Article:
IN CONFERENCE
Kirk Slams Disruptions

Warning Hits
Campus Unrest
TALLAHASSEE
(UPI) Gov. Claude Kirk,
emphasizing Floridas
universities have been relatively
free of disorders, issued a
warning Thursday he would
tolerate no disruptions on our
campuses.
Kirk made the comments in a
l K|giews conference which he said
was called because of the
gradualism that I have seen in
the escalation of student
disorders across the nation.
He said the warning had no
connection with the march by
about 1,000 black students from
Florida A & M University on the
Capitol Wednesday to protest
rumors that the predominantly
Negro institution might be
phased out.
The essence of free speech
and assembly was demonstrated

W j,
W
class period.
A different schedule of
Westminster chimes will be
programmed for Saturday and
Sunday, Bodine said.

sH 'v v :

yesterday by the A&M
students, Kirk said, adding he
would work to maintain Florida
universities as citadels of
freedom.
He was noncommittal on the
need for any more legislation to
deal with campus
disruptions most of which is
lonsored by legislative
epublicans although he said,
There might be some sort of
legislation coming along that
might implement this.
Kirk met with Republican
legislative leaders at the
governors mansion this morning
to talk about legislation but

Fortas Resigns, Still
Denying Any Guilt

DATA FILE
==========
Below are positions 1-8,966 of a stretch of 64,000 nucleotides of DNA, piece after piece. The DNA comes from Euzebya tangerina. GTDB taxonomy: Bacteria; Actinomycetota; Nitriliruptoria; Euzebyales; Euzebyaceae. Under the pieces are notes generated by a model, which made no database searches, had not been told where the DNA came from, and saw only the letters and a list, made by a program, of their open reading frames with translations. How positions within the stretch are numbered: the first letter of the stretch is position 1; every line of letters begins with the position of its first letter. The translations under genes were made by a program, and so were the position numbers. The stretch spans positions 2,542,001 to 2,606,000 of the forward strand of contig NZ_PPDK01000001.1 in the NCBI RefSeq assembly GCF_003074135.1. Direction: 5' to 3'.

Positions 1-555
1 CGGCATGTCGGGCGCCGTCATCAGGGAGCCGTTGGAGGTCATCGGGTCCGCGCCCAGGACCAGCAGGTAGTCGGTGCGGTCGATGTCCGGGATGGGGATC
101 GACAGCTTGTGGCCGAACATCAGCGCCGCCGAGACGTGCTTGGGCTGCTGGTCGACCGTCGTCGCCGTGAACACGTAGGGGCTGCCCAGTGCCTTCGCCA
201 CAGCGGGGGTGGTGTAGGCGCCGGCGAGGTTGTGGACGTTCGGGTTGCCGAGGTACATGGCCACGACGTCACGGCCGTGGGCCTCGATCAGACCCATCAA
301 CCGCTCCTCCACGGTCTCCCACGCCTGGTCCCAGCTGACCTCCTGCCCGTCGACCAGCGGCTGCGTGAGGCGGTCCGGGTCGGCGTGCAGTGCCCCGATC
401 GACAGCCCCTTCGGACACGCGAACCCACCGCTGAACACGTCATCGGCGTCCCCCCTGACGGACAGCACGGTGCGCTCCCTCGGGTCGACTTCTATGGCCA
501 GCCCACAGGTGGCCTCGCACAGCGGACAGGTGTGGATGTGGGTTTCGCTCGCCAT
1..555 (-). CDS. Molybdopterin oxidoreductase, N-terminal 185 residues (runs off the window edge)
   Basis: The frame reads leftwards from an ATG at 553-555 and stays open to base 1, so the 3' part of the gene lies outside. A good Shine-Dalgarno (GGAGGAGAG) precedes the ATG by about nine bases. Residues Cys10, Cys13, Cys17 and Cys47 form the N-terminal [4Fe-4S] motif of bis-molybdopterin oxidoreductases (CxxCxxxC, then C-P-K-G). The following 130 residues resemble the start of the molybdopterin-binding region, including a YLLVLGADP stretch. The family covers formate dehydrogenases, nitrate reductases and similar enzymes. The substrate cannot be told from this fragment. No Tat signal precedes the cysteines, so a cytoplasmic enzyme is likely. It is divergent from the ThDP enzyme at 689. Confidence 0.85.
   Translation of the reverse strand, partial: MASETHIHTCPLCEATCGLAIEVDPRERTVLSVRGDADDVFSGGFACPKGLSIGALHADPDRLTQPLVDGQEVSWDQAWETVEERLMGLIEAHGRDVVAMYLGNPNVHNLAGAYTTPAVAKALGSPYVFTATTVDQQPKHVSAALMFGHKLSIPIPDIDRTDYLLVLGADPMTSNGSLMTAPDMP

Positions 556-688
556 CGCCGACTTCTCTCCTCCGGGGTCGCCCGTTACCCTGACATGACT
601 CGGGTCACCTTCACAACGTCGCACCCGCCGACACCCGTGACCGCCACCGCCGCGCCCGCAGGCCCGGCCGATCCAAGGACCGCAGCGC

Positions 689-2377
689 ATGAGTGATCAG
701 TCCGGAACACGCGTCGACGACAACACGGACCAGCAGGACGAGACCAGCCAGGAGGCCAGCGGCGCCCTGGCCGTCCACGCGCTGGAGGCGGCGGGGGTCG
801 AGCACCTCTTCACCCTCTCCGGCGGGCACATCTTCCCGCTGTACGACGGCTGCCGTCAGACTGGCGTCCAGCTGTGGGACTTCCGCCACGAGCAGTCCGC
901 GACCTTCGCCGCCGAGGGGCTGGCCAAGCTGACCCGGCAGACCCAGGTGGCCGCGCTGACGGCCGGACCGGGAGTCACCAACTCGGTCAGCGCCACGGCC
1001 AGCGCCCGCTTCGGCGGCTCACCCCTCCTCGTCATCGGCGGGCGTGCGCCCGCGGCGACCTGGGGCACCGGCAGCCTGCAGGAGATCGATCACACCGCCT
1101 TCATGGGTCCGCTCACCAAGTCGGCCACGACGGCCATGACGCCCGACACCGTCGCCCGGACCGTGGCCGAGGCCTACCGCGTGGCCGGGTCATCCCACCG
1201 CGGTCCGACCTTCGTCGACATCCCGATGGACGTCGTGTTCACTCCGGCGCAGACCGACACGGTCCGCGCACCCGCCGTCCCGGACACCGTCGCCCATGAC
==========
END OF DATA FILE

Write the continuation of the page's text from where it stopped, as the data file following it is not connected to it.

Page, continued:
WASHINGTON (UPI) Justice Abe Fortas resigned Thursday
giving President Nixon the opportunity to name two new members to
the Supreme Court a move which could substantially alter the
tribunals complexion and legal philosophy.
There was no immediate indication as to the Presidents choice as
replacements for Fortas and Chief Justice Earl Wairen.
Warren, 78, is retiring from the court when this term ends in June.
He stayed on an additional year after the Senate last summer rejected
Fortas as his successor.
Fortas, under fire for taking although later returing a fee said to
be $20,000 from the family of now-imprisoned financier Louis
Woflson, sent his resignation to the President late Wednesday
afternoon. Nixon accepted in a letter sent to Fortas shortly before 10
a.m.
Fortas, in a letter to Warren, denied any default in performance
of his judical duties.
Fortas told Warren his resignation was prompted by the welfare
and maximum effectiveness of the court to perform its critical role in
our system of government.
Fortas said he hoped the resignation, by terminating the public
controversy, will permit the court to proceed with its work without
the harrassment of debate concerning one of its members.
The letter went into the Wolfson family foundation matter in
detail. It said that since becoming a member of the court, Fortas had